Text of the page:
Amidst a financial crisis and international cut-off, Venezuela has become the first country to launch its own cryptocurrency. The move is to save the Venezuelan economy and fight “economic war” with the US. While some look at this move as a blockchain revolution, others criticise it for being impractical and as a scam.
Venezuela’s cryptocurrency plan
The country has planned to launch a cryptocurrency called “Petro”. It will also have a pre-sale soon. Each petro token will be backed by one barrel of the oil-rich nation’s petroleum. It is claimed that around 100 million petro tokens worth some $6bn will be issued.
Petro will supplement Venezuela’s Bolivar Fuerte currency. It will be “pre-mined”, that is, the new tokens cannot be created after the issuance. They are likely to be a token on the Ethereum network.
Crypto advisers of the Venezuelan government have suggested that 38.4% of the 100 million Petros should be first be sold in a private sale, with a discount of 60%. Then the remainder would be sold to the public later.
Why does Venezuela need a cryptocurrency?
Everyone knows about Venezuela’s crashing economy. The inflation rate has soared up by more than 400 percent (expected to go up to 13,000 percent this year), the country is heavily under debt, its central bank is almost out of cash, the exchange rate is extremely volatile, its currency has become useless… In simple words, Venezuela’s economic crisis might crash the country soon.
Amidst the crisis, the ruling party is facing international isolation and has no reaching hand to help it. Venezuela’s current ruling party is socialist, with Mr Nicolás Maduro as the President. But because of its crackdown on democratic freedom, and various impractical socialist measures (such as raising minimum wages suddenly by 65 percent), the country has encountered international criticism. The U.S. has put transaction bans on Venezuela and banned other South American countries to help it.
So, in these times of desperation, the country has come up with a very daring, and very shocking plan. It has decided to sought-after cryptocurrencies, and transform its national fiat currency into a global digital token. This plan is strongly backed by country’s Prime Minister. It is also meant to supplement country’s fiat currency by circumventing U.S. sanctions. Since the sale of oil, minerals and another trading would be done anonymously on the blockchain, international trade would be continued without being interrupted by sanctions.
Cryptocurrencies have become mainstream recently, and their extremely soaring up prices have become a common norm to make quick money. Because of crypto popularity among common masses, it has been long anticipated that crypto tokens would someday be adopted by national governments. They might even replace national fiat currencies.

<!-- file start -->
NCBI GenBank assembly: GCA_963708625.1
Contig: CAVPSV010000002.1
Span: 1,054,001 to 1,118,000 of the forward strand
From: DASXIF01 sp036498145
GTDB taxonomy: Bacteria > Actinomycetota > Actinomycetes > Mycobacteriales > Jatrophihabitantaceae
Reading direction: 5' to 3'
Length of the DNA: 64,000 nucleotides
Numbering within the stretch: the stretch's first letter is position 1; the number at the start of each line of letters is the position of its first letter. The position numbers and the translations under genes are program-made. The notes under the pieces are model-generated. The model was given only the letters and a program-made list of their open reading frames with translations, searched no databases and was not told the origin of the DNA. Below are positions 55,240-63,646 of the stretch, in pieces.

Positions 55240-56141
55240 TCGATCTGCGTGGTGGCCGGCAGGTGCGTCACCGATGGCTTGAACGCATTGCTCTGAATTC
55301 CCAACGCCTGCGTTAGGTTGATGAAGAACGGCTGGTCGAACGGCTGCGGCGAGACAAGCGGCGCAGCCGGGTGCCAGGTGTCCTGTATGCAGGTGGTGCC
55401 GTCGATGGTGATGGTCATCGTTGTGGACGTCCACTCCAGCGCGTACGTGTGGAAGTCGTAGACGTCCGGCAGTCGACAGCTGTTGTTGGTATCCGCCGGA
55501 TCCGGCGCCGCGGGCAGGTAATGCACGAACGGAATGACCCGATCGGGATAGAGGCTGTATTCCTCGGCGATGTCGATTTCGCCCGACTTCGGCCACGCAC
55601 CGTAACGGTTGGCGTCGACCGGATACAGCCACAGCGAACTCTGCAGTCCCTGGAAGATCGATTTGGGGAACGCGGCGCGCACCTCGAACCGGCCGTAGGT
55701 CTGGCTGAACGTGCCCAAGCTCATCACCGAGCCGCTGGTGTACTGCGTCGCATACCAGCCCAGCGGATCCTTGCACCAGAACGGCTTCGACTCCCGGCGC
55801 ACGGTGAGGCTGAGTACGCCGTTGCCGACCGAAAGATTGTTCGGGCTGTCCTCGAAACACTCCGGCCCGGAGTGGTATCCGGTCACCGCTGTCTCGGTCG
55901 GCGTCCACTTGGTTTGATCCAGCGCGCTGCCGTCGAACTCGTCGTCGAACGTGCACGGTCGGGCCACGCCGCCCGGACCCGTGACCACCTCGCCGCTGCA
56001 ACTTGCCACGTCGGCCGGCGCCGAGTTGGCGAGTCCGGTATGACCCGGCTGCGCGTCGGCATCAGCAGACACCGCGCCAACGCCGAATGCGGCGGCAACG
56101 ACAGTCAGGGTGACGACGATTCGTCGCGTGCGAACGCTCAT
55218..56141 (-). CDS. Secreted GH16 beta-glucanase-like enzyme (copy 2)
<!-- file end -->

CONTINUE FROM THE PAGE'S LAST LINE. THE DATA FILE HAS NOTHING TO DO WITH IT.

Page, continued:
However, such an action was not anticipated to arrive so soon. Especially to rescue a country from economic crisis. However, now that Venezuela has planned to launch its own cryptocurrency, let’s take a look at its plan and what possible consequences it might have on the Venezuelan economy, on the blockchain community and on the global economy at large.
Even though the Petro is launched to circumvent U.S. sanctions, it might not be possible. This is because the US Treasury Department has warned American citizens from participating in this ICO, and can likely make it illegal soon. This is because it would be a direct violation of US sanctions and “would appear to be an extension of credit to the Venezuelan government”. This would make it risky for people to participate in Petro’s ICO and might discourage the cryptocurrency.
Many also criticise Petro as an unreliable and untrue cryptocurrency. The important features of a cryptocurrency are decentralization, transparency, trust and strong backing. However, the Petro would be “emitted by a central bank that has generated hyperinflation with the bolívar”. It is claimed that a government and central bank, that failed to control its own economy and led to such massive crash might not gain market’s confidence.
Another problem is that the initial Petros will be backed by oil in Venezuela’s Orinoco heavy oil belt in eastern Venezuela. However, that oil is yet to be pumped. Moreover, it will be extracted through joint ventures in which the government holds only a 60% stake. Some critics claim that Petro is one of those currencies that will “become worthless over time or are considered scams”.
However, Venezuela has found a lot of companies from Brazil, Poland, Norway, Vietnam, etc that have agreed to receive Petro in exchange for food, medicines, etc. The pre-sale only started on February 20th. So despite its hopes and criticisms, we are yet to see what Petro holds for Venezuela’s future. But for the world, Venezuela’s unexpected plan is seen as a cryptocurrency experiment. All blockchain eyes are on it. And its success, or failure, or maybe a third result will directly indicate just how ready the world is ready for digital tokens.